Three weeks ago, we asked our community to share their stories about quitting with intention.
We were instantly moved and inspired by your personal stories of quitting the very thing that is preventing you from creating a space for more positive ways to contribute to the world.
Here is one of your stories…
By: Carolyn Gonglefski, Business Unit Director & Unsettled: Marrakesh alum
After a 18-month work contract brought me from New York to Paris, I was desperate to stay. But without a carte de séjour, or residency card, I could not be hired. And sans work contract, there was no hope for residency papers. For expats in my situation, there are typically two options: get married or enroll in a French university program. My relationship with a French boyfriend was under a year old, and I still had to finish my American Masters dissertation to complete the degree. So I opted for a third, improbable route that led me to a job interview at a legal headhunting firm on the over-touristic Champs-Elysées, and by consequence, a quest for discovery and independence that characterizes my life mission.
I had applied for a marketing position at a British law firm, but unbeknownst to me I was being interviewed for an office assistant position at their boutique recruitment agency. The job involved calls, mail, making appointments, and just enough search engine optimization and Google Adwords to earn me the title of “Marketing Assistant”. The company sponsored me for my carte de séjour, and I worked for a minimum wage as a paid intern for a few months until I became a legal, salaried employee. I had managed to do what seemed impossible, but I was miserable there. My colleagues’ stories of private business clubs and Parisian real estate endeavours were so foreign to me that I felt like an intruder every time I walked through the door. I dreamt about leaving but knew that I would be taking a crazy risk; there was only a slight chance that my work papers would be renewed, even if I found a new job. My struggle – and subsequent success – to stay in France was in jeopardy, as was my mental health and personal integrity.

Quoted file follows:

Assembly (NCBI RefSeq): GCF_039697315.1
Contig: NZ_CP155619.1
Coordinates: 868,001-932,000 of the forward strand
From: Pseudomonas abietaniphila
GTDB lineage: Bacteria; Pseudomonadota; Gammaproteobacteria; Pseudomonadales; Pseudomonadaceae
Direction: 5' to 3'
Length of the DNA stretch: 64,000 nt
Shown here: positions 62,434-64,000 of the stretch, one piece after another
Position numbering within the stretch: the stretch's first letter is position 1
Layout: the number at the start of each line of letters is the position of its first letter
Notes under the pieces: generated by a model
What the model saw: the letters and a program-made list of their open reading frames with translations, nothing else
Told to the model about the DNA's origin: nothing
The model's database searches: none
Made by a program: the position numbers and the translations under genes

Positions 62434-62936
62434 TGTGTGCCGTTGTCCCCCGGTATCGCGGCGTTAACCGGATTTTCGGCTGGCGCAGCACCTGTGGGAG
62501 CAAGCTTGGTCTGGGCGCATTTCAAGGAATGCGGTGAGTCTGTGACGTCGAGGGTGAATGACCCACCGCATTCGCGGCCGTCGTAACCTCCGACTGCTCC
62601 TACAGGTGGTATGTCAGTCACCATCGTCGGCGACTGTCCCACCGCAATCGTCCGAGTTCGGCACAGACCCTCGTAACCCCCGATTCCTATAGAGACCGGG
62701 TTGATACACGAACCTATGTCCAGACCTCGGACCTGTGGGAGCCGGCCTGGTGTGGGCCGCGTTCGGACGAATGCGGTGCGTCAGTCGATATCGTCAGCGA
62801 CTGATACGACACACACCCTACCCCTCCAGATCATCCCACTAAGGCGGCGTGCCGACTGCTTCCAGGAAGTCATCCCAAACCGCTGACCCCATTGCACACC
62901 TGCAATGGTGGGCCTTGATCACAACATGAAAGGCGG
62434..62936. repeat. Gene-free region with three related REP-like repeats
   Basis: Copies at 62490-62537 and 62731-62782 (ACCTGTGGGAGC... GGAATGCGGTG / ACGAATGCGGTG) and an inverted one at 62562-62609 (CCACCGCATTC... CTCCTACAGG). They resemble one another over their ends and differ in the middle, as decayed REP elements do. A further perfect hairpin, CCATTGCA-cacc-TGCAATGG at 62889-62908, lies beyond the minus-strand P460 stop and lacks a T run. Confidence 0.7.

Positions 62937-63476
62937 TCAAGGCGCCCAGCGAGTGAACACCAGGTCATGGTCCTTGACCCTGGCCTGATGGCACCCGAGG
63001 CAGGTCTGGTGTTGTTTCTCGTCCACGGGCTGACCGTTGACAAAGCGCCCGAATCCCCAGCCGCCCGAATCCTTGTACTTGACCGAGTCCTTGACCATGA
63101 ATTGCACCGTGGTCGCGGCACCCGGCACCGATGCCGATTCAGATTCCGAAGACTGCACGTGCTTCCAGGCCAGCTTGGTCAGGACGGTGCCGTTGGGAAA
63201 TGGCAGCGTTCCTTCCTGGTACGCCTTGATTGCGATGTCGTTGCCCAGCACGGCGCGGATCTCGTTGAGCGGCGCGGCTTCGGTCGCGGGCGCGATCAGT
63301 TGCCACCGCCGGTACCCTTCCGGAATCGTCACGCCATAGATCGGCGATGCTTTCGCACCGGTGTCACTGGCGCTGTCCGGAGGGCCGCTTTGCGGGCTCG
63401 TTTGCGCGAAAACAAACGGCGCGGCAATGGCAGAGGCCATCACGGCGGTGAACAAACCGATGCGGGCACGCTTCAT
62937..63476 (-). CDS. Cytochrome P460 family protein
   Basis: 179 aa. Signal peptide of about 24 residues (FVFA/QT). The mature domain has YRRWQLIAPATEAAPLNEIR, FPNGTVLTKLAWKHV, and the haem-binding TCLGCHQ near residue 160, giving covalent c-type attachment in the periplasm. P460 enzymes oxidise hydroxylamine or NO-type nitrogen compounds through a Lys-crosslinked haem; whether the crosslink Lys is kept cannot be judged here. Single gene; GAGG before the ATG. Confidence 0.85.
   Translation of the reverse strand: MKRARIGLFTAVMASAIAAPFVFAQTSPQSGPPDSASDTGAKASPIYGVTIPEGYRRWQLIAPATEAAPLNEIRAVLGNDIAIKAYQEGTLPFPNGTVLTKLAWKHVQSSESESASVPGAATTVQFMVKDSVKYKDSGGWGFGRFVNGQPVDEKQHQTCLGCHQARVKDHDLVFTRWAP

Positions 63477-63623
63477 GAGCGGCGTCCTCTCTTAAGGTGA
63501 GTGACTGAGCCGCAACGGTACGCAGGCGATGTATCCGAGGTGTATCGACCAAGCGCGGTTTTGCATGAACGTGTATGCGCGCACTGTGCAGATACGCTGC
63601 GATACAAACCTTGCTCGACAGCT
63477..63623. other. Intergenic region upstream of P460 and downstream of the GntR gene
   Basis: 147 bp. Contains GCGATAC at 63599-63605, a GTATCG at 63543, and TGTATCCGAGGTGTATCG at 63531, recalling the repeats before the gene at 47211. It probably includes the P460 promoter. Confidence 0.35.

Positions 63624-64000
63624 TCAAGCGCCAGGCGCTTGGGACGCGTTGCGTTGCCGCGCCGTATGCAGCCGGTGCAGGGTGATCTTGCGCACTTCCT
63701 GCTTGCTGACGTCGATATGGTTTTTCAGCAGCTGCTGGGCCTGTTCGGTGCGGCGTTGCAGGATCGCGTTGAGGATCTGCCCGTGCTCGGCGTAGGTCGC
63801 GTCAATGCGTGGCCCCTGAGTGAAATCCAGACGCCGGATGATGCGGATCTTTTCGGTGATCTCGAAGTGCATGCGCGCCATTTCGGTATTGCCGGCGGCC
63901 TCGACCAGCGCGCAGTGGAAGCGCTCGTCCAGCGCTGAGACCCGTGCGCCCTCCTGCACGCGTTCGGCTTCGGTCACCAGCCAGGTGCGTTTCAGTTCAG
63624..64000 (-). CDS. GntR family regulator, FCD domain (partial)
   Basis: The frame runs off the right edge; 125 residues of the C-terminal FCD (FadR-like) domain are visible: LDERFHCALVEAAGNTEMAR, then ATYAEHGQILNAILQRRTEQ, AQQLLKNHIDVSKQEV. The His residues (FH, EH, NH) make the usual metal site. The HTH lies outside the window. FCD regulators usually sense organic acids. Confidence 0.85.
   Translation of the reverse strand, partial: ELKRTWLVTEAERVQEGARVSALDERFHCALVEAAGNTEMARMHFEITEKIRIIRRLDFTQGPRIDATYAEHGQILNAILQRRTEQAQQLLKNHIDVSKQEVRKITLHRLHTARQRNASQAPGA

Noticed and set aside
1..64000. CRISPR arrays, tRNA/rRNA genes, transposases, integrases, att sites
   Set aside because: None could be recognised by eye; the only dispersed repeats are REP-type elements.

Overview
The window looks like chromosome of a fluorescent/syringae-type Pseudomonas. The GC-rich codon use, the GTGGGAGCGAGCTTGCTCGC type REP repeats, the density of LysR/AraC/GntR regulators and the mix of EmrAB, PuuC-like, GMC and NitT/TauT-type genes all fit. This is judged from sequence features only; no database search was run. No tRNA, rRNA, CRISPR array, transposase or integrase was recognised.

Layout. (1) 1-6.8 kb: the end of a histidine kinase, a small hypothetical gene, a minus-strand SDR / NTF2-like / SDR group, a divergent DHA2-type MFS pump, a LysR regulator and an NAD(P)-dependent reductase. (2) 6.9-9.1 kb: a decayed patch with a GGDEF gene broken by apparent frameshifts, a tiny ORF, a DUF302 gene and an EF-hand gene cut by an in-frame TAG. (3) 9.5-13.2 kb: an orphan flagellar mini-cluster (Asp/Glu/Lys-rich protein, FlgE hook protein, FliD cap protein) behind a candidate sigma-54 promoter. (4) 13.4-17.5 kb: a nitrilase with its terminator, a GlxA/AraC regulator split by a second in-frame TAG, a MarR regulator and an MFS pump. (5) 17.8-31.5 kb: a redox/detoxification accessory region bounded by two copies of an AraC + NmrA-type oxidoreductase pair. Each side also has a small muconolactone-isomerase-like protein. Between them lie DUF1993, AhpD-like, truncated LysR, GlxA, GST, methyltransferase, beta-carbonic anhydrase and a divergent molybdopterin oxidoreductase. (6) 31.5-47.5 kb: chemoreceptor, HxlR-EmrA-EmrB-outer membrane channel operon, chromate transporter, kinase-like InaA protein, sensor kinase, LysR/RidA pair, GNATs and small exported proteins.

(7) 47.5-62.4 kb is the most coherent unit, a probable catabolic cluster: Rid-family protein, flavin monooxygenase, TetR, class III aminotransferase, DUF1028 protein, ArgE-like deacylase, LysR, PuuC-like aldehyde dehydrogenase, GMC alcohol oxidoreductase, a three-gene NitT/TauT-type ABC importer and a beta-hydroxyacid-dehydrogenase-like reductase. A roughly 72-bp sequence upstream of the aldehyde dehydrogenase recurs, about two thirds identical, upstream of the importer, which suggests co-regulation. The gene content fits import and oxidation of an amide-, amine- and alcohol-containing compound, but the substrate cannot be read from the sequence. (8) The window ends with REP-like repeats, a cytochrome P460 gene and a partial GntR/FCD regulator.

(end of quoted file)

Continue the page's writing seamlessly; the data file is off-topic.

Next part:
I timidly gave in my notice and immediately felt lighter. In the weeks that followed I received two job offers, and I chose to join a start-up in international education event management and marketing – where I am still employed to this day. Over the past 12 years I criss-crossed 4 continents and ran an air-tight international operation while I helped the company grow from 6 to 150 employees. Today my role is based in our Paris office, but takes me to learning conferences in Vancouver, partner visits in Korea, and company leadership retreats at a resort on the Greek coast. Nine years ago we opened a subsidiary company in Sofia, Bulgaria, which has become somewhat of a second home to me over the years.
For my 10 year work anniversary with Advent Group in 2018, my company sponsored the personally enriching and enhancing experience of a two-week retreat in Marrakesh with Unsettled. It was during this adventure that I realized that not only do I strive to embrace the unknown, but that my comfort zone – previously limited to the United States and France – is now extended the world over. In the case of Morocco, I spoke French with the locals, I made valuable friends amongst my fellow sojourners, and I asked myself questions that were previously foreign and (personally) taboo. Not questioning the how, but interrogating the why and the now is what counts in the end. While I am now fully settled in Paris, the notion of home proves to need never be set.